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KSVR Radio Show: From a Garage on a Hot Summer Day

It’s summer here in Skagit, and that means the Farmer’s Market is back, it’s time for summer house projects, the Seattle to Portland bike ride is coming up, and the days are, quite frankly, way too long. Light at 4am, light until 10pm; it makes for some early mornings and late (yeah, I’m getting old) evenings. Summer also means less time for FensePost, so bear with me/the site. Especially during the month of July.

I’m back on themed shows, and the latest follows my current obsession: lo-fi garage rock and pop. Even so, my June 14 show was filled with plenty of variety. Check out the playlist and tune in to KSVR every Friday from 10pm to midnight PST for another show!

Jeffrey Tambor: All You Need is Smiles

Stuarto, Rhonda E and I were talking about Arrested Development before the show (they’ve never seen it), so I felt I needed to enlighten them with a little song by Jeffrey Tambor (or his character Oscar Bluth).

The Aquadolls: Shalala

“Shalala” is not only the name of the song, but an adequate descriptor for the style of girl-group-pop the band creates. These ladies pull it off a hell of a lot better than the over-hyped group The Pipettes from a few years back; it has a better, raw-er edge to it thanks to some lo-fi and garage-pop traits.

Jacco Gardner: The Ballad of Little Jane

Whenever I listen to this song, I get a strong sense the Beatles were heavily channeled in its creation. I cannot yet speak to the rest of Gardner’s album, but with such a solidified sound here, I wouldn’t be surprised if it follows suit. Here’s my feature on the song from a few months back.

The Hendersons: Delilah

Like Gardner above, The Hendersons definitely channel a 60s-era pop with a light hint of The Beatles as well. In fact, both The Hendersons and Gardner both channel that band without being a total rehash better than any other artist I’ve discovered yet. Kind of surprising, given they both surfaced with new albums this year. I hear a little influence of earlier Of Montreal as well.

The Memories: Softly

The Memories have a new album coming out on Burger Records. While I didn’t have anything to play off it, I do have “Softly”, my favorite track off their self-titled LP from a few years back. Super catchy melody, fun summer pop chords, sometimes out-of-tune singing; it’s all fun.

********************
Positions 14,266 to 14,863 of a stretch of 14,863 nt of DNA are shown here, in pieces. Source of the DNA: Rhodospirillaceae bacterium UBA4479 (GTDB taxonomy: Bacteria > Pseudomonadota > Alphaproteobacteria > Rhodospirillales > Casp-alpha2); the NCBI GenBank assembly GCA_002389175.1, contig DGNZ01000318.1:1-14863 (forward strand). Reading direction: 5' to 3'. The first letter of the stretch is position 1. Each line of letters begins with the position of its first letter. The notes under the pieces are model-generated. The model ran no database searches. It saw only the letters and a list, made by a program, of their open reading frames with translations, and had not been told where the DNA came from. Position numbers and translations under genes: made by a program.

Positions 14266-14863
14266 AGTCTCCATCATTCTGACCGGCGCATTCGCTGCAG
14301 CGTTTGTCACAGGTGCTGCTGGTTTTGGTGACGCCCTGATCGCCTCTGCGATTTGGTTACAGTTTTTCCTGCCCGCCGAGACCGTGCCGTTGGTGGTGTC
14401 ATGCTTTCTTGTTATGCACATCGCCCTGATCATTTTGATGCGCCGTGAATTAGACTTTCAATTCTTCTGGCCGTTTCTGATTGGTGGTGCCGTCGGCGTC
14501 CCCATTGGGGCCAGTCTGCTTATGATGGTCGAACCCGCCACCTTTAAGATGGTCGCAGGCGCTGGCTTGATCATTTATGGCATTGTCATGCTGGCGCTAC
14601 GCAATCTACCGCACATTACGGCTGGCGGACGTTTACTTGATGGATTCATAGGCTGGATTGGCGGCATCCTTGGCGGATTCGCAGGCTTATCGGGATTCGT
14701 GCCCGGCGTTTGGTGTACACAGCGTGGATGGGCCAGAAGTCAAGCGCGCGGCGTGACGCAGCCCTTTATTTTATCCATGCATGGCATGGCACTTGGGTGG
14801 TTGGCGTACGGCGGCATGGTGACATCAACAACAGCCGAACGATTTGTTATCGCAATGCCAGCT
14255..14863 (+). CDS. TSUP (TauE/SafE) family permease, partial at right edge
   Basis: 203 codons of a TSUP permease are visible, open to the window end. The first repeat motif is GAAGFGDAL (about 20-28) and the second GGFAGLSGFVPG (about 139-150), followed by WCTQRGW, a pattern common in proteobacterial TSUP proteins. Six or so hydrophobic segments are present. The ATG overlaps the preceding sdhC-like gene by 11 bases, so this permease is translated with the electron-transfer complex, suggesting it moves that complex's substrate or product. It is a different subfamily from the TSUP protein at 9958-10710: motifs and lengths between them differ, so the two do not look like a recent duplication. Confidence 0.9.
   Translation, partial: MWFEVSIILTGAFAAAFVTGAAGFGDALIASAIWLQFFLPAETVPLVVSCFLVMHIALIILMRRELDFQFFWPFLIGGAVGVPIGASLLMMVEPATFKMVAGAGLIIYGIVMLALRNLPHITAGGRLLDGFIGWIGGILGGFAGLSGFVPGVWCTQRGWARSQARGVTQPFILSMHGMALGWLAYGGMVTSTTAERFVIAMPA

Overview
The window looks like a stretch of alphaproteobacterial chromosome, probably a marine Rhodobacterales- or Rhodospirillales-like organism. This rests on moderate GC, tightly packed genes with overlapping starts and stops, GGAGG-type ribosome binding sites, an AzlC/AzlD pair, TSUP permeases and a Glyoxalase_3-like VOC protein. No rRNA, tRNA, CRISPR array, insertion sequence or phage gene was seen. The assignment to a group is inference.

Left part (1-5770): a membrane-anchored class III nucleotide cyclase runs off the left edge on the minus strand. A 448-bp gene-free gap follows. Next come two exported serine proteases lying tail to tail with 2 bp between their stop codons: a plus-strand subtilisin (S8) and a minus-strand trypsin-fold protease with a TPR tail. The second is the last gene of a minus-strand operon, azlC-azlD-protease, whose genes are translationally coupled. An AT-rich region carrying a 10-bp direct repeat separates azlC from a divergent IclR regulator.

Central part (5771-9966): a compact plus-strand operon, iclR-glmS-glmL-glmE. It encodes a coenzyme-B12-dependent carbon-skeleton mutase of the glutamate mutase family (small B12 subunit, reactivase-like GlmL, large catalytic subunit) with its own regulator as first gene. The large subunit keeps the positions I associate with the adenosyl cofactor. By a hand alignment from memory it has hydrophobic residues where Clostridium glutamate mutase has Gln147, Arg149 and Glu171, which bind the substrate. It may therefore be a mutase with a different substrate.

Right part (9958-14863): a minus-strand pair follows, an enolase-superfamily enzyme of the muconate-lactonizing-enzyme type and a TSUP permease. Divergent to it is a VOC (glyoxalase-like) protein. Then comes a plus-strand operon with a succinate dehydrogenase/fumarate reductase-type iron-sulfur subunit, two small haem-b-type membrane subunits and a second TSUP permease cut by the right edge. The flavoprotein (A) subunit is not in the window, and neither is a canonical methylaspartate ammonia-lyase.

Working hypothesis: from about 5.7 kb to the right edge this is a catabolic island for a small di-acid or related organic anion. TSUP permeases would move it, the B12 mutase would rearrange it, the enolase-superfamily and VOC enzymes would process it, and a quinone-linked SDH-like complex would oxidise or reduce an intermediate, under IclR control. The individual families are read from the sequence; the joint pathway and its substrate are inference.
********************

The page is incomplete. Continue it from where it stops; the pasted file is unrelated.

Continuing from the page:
Johnny De Courcy: Andrea’s Song

My buddy Shane Impey from We Found A Lovebird requested I play a track by Johnny De Courcy and the Death Rangers. The band released an LP toward the end of last year and and EP a year before that, but the first track they dished out via bandcamp was “Andrea’s Song”, which was my choice for the night.

King Tuff: Sun Medallion

I am SOOO obsessed with this song right now, one of a few on tonight’s playlist. “Sun Medallion” is off King Tuff’s LP Was Dead, newly reissued on Burger Records.

The Everywheres: Someone Disappeared

Tonight’s feature artist is The Everywheres, who release their new self-titled LP next week on Father/Daughter Records. “Someone Disappeared” is the first song I stumbled upon and it drew me in like wildfire; within a few minutes of the song ending its first play, I had already ordered the LP from FDR.

The Mantles: Marbled Birds

From the band that released my favorite LP of 2009, it’s The Mantles and the opening track off that LP’s follow-up, Long Enough to Leave. This album comes out on Slumberland Records next week.

The Babies: Places

A lot of my favorite bands these days have some relation to garage rock, psych rock or all the above. Cue The Babies and the B-side to their single for “Moonlight Mile”. The song is called “Places” and it’s a bit more stripped down than many you’ll find on last year’s LP, Our House on the Hill

Alex Bleeker and the Freaks: Don’t Look Down